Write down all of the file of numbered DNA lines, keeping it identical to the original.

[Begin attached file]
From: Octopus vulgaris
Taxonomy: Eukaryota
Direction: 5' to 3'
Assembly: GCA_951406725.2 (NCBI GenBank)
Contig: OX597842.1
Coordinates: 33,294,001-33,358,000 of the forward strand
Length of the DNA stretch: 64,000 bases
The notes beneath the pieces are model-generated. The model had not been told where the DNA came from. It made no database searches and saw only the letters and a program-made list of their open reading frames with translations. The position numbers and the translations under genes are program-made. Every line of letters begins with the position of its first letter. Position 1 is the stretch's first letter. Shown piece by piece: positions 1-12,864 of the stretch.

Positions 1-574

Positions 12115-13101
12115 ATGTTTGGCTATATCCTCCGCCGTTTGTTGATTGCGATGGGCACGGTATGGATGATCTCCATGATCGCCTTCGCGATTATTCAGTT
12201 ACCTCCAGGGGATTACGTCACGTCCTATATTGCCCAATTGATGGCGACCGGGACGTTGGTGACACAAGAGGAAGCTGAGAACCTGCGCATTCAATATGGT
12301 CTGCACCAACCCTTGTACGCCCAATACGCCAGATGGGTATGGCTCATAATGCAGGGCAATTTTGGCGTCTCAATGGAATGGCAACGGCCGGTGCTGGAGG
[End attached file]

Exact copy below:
From: Octopus vulgaris
Taxonomy: Eukaryota
Direction: 5' to 3'
Assembly: GCA_951406725.2 (NCBI GenBank)
Contig: OX597842.1
Coordinates: 33,294,001-33,358,000 of the forward strand
Length of the DNA stretch: 64,000 bases
The notes beneath the pieces are model-generated. The model had not been told where the DNA came from. It made no database searches and saw only the letters and a program-made list of their open reading frames with translations. The position numbers and the translations under genes are program-made. Every line of letters begins with the position of its first letter. Position 1 is the stretch's first letter. Shown piece by piece: positions 1-12,864 of the stretch.

Positions 1-574

Positions 12115-13101
12115 ATGTTTGGCTATATCCTCCGCCGTTTGTTGATTGCGATGGGCACGGTATGGATGATCTCCATGATCGCCTTCGCGATTATTCAGTT
12201 ACCTCCAGGGGATTACGTCACGTCCTATATTGCCCAATTGATGGCGACCGGGACGTTGGTGACACAAGAGGAAGCTGAGAACCTGCGCATTCAATATGGT
12301 CTGCACCAACCCTTGTACGCCCAATACGCCAGATGGGTATGGCTCATAATGCAGGGCAATTTTGGCGTCTCAATGGAATGGCAACGGCCGGTGCTGGAGG